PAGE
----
Cllr Cleary said: “Not only is it essential to protect our green spaces and prevent urban sprawl but regenerating East Wirral as a green, attractive place that people want to live in and visit is fundamental to addressing many of our social problems.

“New and existing housing must be fit-for-purpose – building warm homes in safe, well-resourced and well connected new communities is a must.

“Investing in modern transport networks that avoid the car-driven mistakes of the past and create genuinely sustainable new communities is absolutely essential.”

Labour argue that its environmental plans show huge progress is being made.

Cllr Williamson said: “Our green agenda has already switched our buildings, schools and streetlights to 100% renewable energy and planted 21,000 trees.

“The Pollinators’ Plan will plant for our bees and butterflies, and we are protecting and restoring our Sites of Special Scientific Interest and winning more green flags for our parks than ever before.

“We will also have more and better joined up cycle routes and are working on plans to recycle far more, with plans for new green jobs and apprenticeships.”

For the Lib Dems, Cllr Gilchrist said: “We will continue our work to get the basics right, so that the way Wirral looks will improve, tackling fly tipping, road repairs and neglect wherever possible. The council can no longer do all that it did in the past.

“People are volunteering to help keep Wirral tidy and we welcome their contribution.”

The Conservatives have accused Labour of neglecting some of the borough’s natural environment in recent years.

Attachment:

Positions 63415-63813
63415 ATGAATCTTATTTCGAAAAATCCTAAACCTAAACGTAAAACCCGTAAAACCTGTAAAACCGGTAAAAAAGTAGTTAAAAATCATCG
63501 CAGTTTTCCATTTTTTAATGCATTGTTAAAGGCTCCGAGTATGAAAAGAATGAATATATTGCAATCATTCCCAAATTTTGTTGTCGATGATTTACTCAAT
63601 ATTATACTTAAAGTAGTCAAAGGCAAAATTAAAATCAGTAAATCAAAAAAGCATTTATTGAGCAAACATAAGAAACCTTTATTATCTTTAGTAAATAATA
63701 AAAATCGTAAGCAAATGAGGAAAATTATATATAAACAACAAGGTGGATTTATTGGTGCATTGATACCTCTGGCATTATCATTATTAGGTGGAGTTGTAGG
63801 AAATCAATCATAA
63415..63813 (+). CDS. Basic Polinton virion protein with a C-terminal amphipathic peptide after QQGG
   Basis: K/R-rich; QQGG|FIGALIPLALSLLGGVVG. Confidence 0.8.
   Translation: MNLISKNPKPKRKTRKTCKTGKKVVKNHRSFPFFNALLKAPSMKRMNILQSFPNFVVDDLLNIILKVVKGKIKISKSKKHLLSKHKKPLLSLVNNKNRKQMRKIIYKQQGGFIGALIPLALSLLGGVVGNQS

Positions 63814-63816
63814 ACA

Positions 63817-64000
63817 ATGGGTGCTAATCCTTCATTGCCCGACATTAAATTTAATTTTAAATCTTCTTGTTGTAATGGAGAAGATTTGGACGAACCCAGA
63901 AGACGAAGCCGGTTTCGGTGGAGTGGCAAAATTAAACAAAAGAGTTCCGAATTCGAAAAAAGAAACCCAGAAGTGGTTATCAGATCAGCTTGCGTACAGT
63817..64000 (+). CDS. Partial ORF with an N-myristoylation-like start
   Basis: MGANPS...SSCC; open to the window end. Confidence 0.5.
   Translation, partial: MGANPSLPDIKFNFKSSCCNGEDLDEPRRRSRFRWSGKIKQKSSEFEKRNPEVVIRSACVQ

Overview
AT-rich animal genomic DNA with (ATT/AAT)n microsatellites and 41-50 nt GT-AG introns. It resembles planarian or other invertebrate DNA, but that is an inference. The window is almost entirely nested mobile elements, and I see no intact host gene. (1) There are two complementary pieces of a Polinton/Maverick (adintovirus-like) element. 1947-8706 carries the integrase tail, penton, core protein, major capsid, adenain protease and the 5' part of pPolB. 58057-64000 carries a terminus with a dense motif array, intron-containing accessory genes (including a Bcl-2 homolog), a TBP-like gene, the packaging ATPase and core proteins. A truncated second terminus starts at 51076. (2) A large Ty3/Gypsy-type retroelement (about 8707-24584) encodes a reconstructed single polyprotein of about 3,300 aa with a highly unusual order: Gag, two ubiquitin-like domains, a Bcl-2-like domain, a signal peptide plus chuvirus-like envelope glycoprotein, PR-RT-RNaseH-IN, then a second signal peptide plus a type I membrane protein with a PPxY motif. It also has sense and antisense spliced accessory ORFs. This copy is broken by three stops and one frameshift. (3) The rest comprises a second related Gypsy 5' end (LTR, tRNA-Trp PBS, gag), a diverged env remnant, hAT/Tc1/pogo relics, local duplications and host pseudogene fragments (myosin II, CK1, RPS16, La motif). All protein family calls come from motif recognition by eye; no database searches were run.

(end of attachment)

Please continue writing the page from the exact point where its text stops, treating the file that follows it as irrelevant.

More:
Cllr Jeff Green, leader of the Tory group on Wirral Council, said: “We believe more should be invested in services that keep our streets clean and grass verges well maintained while planting wild flowers and pollinators.”

Opening up the council

Wirral’s political parties believe voting for them will help to open up the council and make it listen to voters more.

The Lib Dems have made working with other parties a key part of their message.

Cllr Gilchrist said: “Liberal Democrats have worked across party divides in the interests of Wirral. We will continue to do so.

“We used our votes to end the cabinet system that undermined trust in local decision making. We have used our votes to return real discussion and decision making to committees that work for you.

“The recent revelations about Liverpool‘s system have confirmed our warnings of the danger of putting too much power in too few hands.

“Our council is now much better placed to debate spending priorities. A new pattern of working has been developed.”

The Tories said a lack of listening has led to bad decisions in the past.

Cllr Green said: “We must use the extra funding Wirral has received from the government wisely and start to rebuild council services in a way that engages the public in there design and implementation.

“Too often in the past the council has imposed its decisions on residents rather than listening and responding to communities.

“The mess at Hoylake beach or bizarre cycle routes imposed by the council without bothering to consult or listen to local residents are perhaps the most obvious examples of where an arrogant council can refuse to accept it has got things wrong.”

The Green Party pointed to policies it believes its councillors have helped to end.

Cllr Cleary said: “Wirral Council is changing for the better and Green councillors have played a huge role in delivering that change.

“The one in six Wirral residents who voted Green in 2019 have been rewarded by the ditching of hugely unpopular policies – remember the Hoylake Golf Resort, Wirral View and the hated Kingdom litter police?

“That is because Green council wins have led to a more balanced council where decisions are no longer taken by one or two individuals behind closed doors.

“Now every councillor has a say and decisions taken under the new committee system are made transparently and in public.”

For Labour, Cllr Williamson said: “Wirral Labour will continue to put the council at the heart of communities – to work with volunteers, local businesses and community groups.

“We are working to strengthen the relationships forged during Covid and recognise the way the community has pulled together during an unprecedented year.”

For the full list of candidates at Wirral Council’s elections click here